MAMI FILM FESTIVAL

The weeklong Jio MAMI 21st Mumbai Film Festival with Star, concluded on 24th October, 2019. With 200 films from across the world, cinephiles had a blast, rubbing shoulders and hobnobbing with celebrities. Judging by audience response, of the 8 venues (18 audis) – the single-audi Regal, with its 1,100 plus capacity, seemed to be the favourite.

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Parsi Times Film Critic, Hoshang Katrak shares insights into some of the best that this year’s MAMI had to offer:

‘SORRY WE MISSED YOU’ (UK / 100 min / Dir – Ken Loach)
Screened at Cannes this year, it was arguably the best film of the festival. The economic crash of 2008 has taken a toll on the Britons – a family of four can barely sustain themselves with the breadwinners having taken up alternate jobs (the wife works as a care-taker of the elderly and the husband, a delivery man driving his own van), the pressures of day-to-day living, notwithstanding. To make matters worse he has an imperious boss and a recalcitrant son. It’s pragmatic, poignant and provoking.

‘THE GOLDEN GLOVE’ (Germany / 115 mins / Dir – Fatih Akin)
It’s based on the true story of the 70s, of a disfigured, deranged and depraved pervert in Hamburg, who brings home destitute women, to prey on. Right from the opening frames, the viewer is left stunned as the frenzied degenerate goes berserk, luxuriating in a life any human would abhor. Award-winning director, Akin, recreates the outdoors of the 70s to perfection; his brilliance shines through every scene. Definitely not a film for the faint-hearted.

‘THE IRISHMAN’ (USA / 209 mins / Dir – Martin Scorsese)
Even if it’s three-and-a-half-hours long, which film buff can ignore a film comprising a colossal cast: Robert De Niro, Al Pacino, Joe Pesci – and helmed by the legendary Scorsese?! Based on the book, ‘I Heard You Paint Houses’, the story of loyalty and betrayal begins in the 50s, involving a none-too-young hitman, a Mafia boss and a labor union leader. The film attempts to connect key moments in America’s political and gangland history. And when De Niro speaks a dialogue in Italian, don’t miss the unmistakable strains similar to the Love Theme of ‘The Godfather’. ‘The Irishman’ is evidently Scorsese’s oblique tribute to Coppola’s epic.

‘LES MISERABLES’ (France / 103 mins / Dir – Ladj Ly)
Ly’s debut feature film, loosely based on Victor Hugo’s 1862 classic novel of the same name, has already won the Jury prize at Cannes this year. The film, which begins with France celebrating its 2018 World Cup win, proceeds to an anti-crime squad of three officers, one of them freshly recruited. Les Miserables is seen through the eyes of the new recruit – the seedy underbelly of Hugo’s suburb of Paris, the power struggle between rival underworld gangs and more importantly, the social strata of the African immigrants. The denouement, though not against the grain of the story, will unnerve even the seasoned filmgoer.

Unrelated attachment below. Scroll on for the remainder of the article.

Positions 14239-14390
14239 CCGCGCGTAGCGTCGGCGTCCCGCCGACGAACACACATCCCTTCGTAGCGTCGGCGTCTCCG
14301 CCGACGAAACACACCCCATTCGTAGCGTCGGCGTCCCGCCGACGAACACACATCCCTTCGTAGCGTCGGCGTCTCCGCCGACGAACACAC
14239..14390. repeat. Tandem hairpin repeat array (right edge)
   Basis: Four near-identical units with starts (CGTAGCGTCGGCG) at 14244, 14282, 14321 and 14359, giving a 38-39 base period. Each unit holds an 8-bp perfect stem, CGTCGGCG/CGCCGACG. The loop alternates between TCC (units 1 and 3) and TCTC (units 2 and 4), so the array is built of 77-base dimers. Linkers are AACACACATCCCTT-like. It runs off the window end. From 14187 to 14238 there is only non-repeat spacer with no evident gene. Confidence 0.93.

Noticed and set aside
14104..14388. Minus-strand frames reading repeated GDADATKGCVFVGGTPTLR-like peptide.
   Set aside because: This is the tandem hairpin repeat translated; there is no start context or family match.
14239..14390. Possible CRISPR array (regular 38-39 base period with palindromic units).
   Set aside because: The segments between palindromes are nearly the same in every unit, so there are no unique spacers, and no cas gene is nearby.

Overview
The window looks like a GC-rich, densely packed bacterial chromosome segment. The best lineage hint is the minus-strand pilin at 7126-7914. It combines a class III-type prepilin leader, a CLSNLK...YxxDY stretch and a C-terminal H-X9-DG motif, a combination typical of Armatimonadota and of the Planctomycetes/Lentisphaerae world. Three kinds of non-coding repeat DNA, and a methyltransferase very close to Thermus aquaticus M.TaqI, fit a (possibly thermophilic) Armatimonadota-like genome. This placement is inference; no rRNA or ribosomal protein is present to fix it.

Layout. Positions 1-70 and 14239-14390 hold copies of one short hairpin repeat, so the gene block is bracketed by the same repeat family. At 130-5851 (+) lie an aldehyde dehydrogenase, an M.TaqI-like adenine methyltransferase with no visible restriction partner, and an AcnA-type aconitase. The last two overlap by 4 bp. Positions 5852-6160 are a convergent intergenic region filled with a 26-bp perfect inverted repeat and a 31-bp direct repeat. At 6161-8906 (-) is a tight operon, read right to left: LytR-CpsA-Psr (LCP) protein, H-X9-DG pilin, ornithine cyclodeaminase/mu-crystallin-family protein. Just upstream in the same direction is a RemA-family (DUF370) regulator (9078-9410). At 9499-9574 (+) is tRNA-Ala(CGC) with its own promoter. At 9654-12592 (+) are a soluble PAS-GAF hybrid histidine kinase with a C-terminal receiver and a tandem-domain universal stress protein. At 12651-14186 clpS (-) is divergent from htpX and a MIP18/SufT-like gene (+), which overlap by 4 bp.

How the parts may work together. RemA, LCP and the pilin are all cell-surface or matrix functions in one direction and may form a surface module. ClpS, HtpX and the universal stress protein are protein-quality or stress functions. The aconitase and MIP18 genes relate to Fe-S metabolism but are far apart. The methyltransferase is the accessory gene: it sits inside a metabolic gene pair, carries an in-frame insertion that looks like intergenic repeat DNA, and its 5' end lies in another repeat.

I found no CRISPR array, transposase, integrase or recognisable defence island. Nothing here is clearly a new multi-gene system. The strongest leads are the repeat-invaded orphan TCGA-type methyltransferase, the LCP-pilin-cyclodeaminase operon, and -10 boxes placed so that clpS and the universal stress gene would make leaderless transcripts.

‘THE LIGHTHOUSE (USA / 110 mins / Dir – Robert Eggers)
Set in 1890, and based on a real-life tragedy from 1801, this is a must-watch film for a variety of reasons – the superb portrayal by the versatile Willem Dafoe and the dependable Pattinson battling it out on screen – and for offscreen honours too. The 35 mm format and black-and-white photography proves that small is, indeed, big. The set decoration too leaves the viewer fascinated. Although one felt that the horror element takes away a bit from the film’s brilliance.

‘IT MUST BE HEAVEN’ (France / 97 mins / Dir – Elia Suleiman)
A collaboration of six countries, in this comedy/drama, director-actor Suleiman, as the protagonist chronicles the vagaries of life and watches the world, and his life, go by, after he escapes from his motherland, Palestine. It’s a delightful and quixotic film, which earned the director a special mention at Cannes this year.

‘THE TWO POPES’ (Italy / 126 mins / Dir – Fernando Meirelles)
It’s a tale of two football-loving Cardinals – a German and an Argentinian – one who is already ordained Pope. Helmed by Brazilian Oscar-nominated Meirelles, who’s being felicitated at MAMI this year, it’s a hilarious act between two Welsh theatre and film greats, Sir Anthony Hopkins and Jonathan Pryce. Although burning topics such as sexual allegations, which have plagued the Church, are given a detour, the film is notable for the witty banter and repartees between the two thespians. It’s also a thought-provoking take on Christianity and the Papacy.

‘PAIN AND GLORY’ (Spain / 113 mins / Dir – Pedro Almodovar)
Like ‘The Two Popes’, this one too features essentially two actors – Antonio Banderas (who won the Cannes award for Best Actor this year) and Asier Etxeandia. Banderas plays a film director whose failing health leads to his professional decline. It’s a tale of human relationships and rapprochement as the director attempts to mend a relationship with his former star. Replete with banter and ripostes, master storyteller and Oscar winner, Almodovar and Banderas, respectively, couldn’t have provided a better platform for a semi-autobiographical story!

Hoshang K. Katrak

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